Opinion: Is the online classroom effective?

Administration and staff are very enthusiastic regarding the potential of an online classroom, but students are skeptical.

As the years progress technology is playing a larger role in our daily lives. Schools support this trend by integrating technology into classroom settings and lessons. With this arises the question of how effective is the online classroom?

Westhill administrators piloted a new program involving Google Classroom with this year’s freshman class. Each freshman was assigned a Google Chrome book that was to be used in school only. The biggest concern looming over administration is whether or not all student will have access to a device capable of opening Google Classroom once their school administered device must be returned. Westhill’s 9th grade administrator, Mr. Dunlap, reassured me that district technology survey showed that very few students did not have some sort of device to access programs on. For the small percentage that is without Mr. Dunlap clarified, “It is definitely a concern, but one that will hopefully be addressed in the future, possibly by having a device-leasing program.”

As for the current progress of Google Classroom, Mr. Dunlap shared, “It expands the classroom beyond the traditional walls of the school, allowing students to engage in learning beyond 7:25am-2:05pm. Most importantly, it introduces students to the tools, methods, and skills necessary to do well in post secondary education”. This year was a test run for Google Classroom and it seems to be passing! The programs success is partly due to an organization called EdTechTeacher, which provided educators with extensive training in integrating technology into a classroom setting.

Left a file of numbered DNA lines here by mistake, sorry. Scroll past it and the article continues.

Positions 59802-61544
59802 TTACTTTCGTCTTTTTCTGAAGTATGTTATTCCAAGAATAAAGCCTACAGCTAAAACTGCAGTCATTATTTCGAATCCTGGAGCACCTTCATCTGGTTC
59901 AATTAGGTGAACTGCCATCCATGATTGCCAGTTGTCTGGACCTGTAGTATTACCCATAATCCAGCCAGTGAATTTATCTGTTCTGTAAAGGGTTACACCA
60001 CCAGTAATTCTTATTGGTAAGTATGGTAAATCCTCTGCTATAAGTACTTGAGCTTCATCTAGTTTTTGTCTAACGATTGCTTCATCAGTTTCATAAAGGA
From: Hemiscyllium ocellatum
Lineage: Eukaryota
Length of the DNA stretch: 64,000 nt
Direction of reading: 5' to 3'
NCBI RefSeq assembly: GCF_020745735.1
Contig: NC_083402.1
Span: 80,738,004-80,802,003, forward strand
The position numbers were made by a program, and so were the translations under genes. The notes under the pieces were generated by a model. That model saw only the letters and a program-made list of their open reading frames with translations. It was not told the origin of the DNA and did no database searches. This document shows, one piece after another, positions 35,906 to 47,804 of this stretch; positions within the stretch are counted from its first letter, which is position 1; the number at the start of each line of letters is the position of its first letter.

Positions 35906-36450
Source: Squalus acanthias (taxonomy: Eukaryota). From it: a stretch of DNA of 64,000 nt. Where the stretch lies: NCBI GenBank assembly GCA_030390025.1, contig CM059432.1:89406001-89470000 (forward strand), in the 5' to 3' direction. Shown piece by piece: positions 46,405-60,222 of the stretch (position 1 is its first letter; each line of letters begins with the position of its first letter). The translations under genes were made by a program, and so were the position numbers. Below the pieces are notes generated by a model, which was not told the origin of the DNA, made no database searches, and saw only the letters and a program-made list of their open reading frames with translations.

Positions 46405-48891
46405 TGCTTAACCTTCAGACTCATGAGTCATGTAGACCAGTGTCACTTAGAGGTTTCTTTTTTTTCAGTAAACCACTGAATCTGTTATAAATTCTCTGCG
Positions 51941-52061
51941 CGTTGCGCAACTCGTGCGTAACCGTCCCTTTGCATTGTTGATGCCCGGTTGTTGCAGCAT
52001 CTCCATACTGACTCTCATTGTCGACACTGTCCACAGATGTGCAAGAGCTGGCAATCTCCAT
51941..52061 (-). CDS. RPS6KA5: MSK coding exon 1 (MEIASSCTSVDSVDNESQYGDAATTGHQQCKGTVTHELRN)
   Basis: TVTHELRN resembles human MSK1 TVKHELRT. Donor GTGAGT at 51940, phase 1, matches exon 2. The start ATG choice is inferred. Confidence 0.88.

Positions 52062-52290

Mr. Otterspoor explained how online classrooms may be new to Westhill but the concept behind it is not: “I advocate for it because it is a step in the correct direction in using technology. The functionality is still the same. I make a copy, I send it out, students turn it in. What is does allow is for students to be synchronized with one another regardless of whether they are in period 7 or period 1”. Programs like Google Classroom conveniently leave students the option to work on the same document at the same time.

Although Westhill’s faculty has been responding well to up and coming online classrooms, students have mixed emotions. Senior Emily Mayo argues the online classrooms force students to be “tech savvy”, when it has been proven that more information is retained through manually writing versus typing. Mayo reasons, “I know I learn a lot better in a setting where my teachers are lecturing and I’m taking notes rather than following along an online powerpoint”. A solution to Mayo’s concern is to simulate manual writing with a stylus.

In contrast, other students, like senior Jarrod Trief, couldn’t be happier as he admits, “My backpack has never been so light! Instead of using hundreds of pieces of paper, online classrooms allow resources to be available all in one spot”. While Trief’s joy is understandable, some programs gained more popularity than others.

Senior Ariana Venneri is very fond of schoology, which she describes as, “Extremely organized and formatted similarly to Facebook.” Venneri goes on to say, “This is why students are so comfortable with Schoology compared to programs like Edmodo, where just having to find a homework assignment can feel like an entirely other assignment”. Hopefully this pilot year will put classes in unison and agreement upon one effective program.

The online classroom is useful for students who are always on the go. Personally, I am invested in a number of commitments outside of school so carrying my backpack around is not ideal. Having access to an online classroom through an app on my phone can only be described as convenient! Traditional handouts cannot compete. If I lose a copy there is always a new one ready to be printed online. In some cases students can even work on the sheet through the program and submit without ever having to face the risk of losing it to the “vacuum” we call our backpacks.

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